This has had obvious implications for the music industry, which still grapples unsuccessfully with the copyright and marketing issues implicit in the technology. Certainly it has sounded the death knell for the traditional pop album yoking together timeless performances and dreary filler in roughly equal measure -- one can now buy only the cuts one wants online after sampling them all. Meanwhile, the availability of classical and jazz material on iTunes and specialized MP3 sites has surely buoyed sales in what had become niche genres.
Gould didn’t focus on such commercial issues. His departure from the concert stage was more the product of his own personality: He hated performing in public, which he pictured as a “blood sport” pitting artist against audience.
Indeed, he often subverted the process with mannerisms and eccentricities -- the most famous being an April 1962 interpretation of the Brahms D-minor concerto with the New York Philharmonic that provoked Leonard Bernstein, the conductor, to disavow it from the stage. (My judgment, based on a live recording, is that Gould’s interpretation has a uniquely hypnotic majesty.)
Gould didn’t exploit the end of his concert career as a marketing device: He never made a formal announcement in Los Angeles or elsewhere; he just stopped performing. (The 1993 movie “Thirty Two Short Films About Glenn Gould” got this wrong.)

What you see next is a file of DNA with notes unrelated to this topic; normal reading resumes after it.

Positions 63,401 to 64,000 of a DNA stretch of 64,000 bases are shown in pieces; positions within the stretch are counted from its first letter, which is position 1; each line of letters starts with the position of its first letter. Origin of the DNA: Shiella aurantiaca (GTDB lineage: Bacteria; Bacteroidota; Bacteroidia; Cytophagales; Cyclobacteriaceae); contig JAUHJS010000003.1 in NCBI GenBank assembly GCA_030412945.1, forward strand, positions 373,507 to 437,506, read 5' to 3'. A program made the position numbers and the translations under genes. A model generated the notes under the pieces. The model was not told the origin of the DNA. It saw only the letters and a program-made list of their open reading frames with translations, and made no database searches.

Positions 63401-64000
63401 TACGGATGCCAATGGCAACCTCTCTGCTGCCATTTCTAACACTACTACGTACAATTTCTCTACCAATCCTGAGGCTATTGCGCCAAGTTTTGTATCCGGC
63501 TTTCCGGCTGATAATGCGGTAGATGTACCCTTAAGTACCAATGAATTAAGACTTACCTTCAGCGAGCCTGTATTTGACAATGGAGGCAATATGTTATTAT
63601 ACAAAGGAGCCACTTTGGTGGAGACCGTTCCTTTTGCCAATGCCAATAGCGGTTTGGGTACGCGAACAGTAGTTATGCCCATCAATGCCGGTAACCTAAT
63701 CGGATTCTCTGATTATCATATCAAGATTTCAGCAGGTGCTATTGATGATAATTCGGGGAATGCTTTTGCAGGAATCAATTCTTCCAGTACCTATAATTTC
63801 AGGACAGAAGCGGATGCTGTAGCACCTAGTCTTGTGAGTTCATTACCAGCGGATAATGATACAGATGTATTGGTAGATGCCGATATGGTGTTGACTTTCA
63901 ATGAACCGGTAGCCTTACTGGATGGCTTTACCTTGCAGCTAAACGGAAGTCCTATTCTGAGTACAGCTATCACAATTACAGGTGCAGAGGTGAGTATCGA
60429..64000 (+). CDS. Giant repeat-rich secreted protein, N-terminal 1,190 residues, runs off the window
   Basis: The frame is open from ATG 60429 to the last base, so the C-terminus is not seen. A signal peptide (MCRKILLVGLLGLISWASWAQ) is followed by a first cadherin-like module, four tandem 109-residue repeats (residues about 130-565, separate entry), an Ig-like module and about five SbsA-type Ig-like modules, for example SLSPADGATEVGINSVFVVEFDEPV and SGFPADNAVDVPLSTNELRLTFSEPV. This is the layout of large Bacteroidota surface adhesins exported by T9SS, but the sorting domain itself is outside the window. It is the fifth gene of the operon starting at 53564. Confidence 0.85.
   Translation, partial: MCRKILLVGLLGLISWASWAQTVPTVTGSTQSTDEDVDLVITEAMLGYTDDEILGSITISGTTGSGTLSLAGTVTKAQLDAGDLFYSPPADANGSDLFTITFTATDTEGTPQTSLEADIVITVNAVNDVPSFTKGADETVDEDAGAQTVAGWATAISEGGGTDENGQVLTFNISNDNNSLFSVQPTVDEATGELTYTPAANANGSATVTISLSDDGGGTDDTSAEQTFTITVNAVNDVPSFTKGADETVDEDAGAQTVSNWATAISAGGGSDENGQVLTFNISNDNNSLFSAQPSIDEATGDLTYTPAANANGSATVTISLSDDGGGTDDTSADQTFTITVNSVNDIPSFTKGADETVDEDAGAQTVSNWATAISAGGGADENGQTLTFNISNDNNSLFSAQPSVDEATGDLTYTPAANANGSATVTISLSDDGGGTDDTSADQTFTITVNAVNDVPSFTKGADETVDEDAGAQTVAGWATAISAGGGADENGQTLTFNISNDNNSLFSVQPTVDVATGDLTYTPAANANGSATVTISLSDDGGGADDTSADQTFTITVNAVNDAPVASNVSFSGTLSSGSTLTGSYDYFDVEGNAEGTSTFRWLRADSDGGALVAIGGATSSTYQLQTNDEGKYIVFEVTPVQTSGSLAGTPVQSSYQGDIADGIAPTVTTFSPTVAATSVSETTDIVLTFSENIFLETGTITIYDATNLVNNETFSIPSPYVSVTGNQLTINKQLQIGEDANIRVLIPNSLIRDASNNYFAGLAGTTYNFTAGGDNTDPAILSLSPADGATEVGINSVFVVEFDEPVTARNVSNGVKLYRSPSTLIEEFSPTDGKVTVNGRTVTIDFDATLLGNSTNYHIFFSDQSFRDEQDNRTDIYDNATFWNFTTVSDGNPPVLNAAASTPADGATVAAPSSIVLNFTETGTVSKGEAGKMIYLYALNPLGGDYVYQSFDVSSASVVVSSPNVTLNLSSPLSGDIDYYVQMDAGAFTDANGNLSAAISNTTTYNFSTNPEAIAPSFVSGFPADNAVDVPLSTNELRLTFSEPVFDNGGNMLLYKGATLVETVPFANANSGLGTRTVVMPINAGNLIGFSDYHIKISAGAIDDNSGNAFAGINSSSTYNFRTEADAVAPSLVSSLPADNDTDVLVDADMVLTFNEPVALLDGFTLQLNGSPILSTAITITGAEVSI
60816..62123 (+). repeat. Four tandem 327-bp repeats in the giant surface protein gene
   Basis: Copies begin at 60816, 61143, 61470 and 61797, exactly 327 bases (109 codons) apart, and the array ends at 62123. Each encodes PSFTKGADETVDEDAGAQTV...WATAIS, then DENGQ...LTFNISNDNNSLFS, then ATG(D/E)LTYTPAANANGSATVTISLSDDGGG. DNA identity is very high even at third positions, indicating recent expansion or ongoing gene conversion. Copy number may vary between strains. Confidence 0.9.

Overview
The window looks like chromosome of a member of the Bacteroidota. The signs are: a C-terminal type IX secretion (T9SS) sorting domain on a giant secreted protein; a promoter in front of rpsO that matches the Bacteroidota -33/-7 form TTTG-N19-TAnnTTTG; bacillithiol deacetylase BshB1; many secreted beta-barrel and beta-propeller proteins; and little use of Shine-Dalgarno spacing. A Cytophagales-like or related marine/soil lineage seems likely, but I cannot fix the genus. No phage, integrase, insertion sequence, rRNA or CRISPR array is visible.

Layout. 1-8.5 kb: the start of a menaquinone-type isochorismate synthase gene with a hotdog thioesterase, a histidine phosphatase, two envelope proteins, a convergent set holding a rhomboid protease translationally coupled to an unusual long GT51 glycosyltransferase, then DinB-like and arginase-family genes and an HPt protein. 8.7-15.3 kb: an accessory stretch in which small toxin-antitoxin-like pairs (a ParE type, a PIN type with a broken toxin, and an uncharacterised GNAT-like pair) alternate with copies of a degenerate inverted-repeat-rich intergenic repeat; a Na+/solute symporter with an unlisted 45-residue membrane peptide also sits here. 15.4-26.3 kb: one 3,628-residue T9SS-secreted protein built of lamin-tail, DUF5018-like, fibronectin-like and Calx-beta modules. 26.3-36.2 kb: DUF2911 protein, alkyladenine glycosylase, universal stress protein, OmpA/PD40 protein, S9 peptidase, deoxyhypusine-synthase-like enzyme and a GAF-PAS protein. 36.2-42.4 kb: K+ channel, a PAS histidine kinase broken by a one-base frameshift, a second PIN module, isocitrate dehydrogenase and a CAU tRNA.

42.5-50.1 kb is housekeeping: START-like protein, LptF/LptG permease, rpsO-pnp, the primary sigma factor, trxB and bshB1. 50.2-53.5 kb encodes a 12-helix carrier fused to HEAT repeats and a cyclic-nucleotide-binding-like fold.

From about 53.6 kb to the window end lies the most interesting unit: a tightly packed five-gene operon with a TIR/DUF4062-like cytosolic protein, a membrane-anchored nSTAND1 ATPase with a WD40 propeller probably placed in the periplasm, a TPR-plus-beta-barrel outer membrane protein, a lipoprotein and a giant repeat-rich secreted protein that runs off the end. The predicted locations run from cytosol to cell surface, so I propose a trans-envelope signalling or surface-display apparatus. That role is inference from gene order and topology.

But he understood, perhaps instinctively, that via recordings and videos, of which he made many, an artist could achieve much greater intimacy with his public than as a figure performing under pressure on a distant stage.
His fans still cherish the crystalline fidelity with which studio conditions reproduced his indescribably fluid technique, along with such peculiarities as his ever-present humming and the creaking of his personal piano chair. For his 1964 recording of the Bach two- and three-part inventions, he tightened the action of his favorite Steinway so mercilessly that the tampering yielded an audible “hiccup” on certain notes, which Gould dismissed as a “charming idiosyncrasy.”
We also cherish his commitment to placing technology at the service of art. He frequently scorned the notion that a recording could never be as “real” as a live performance, or that inserts, splices, overlays and other engineering manipulations somehow violate artistic integrity.
One time he challenged a panel of 18 friends, ranging from audio engineers and professional musicians to his doctor and a librarian, to identify by ear the splices in eight sample recordings.
No one caught more than a handful.
“The tape does lie and nearly always gets away with it,” Gould concluded.
Gould’s embrace of technology has been vindicated by the continued popularity of his recordings, which remain big sellers for Sony Classical more than a quarter-century after his death.
Today we have little difficulty grasping his pioneering approach to performance and recording. But his fellow virtuosos never believed he would stay off the stage. As late as 1971 Arthur Rubinstein told him, “You will come back to it, you know.” Gould replied, “If this is a bet, maestro, you will lose it.”
Michael Hiltzik’s column appears Mondays and Thursdays. E-mail him at firstname.lastname@example.org and read his previous columns at latimes.com/hiltzik.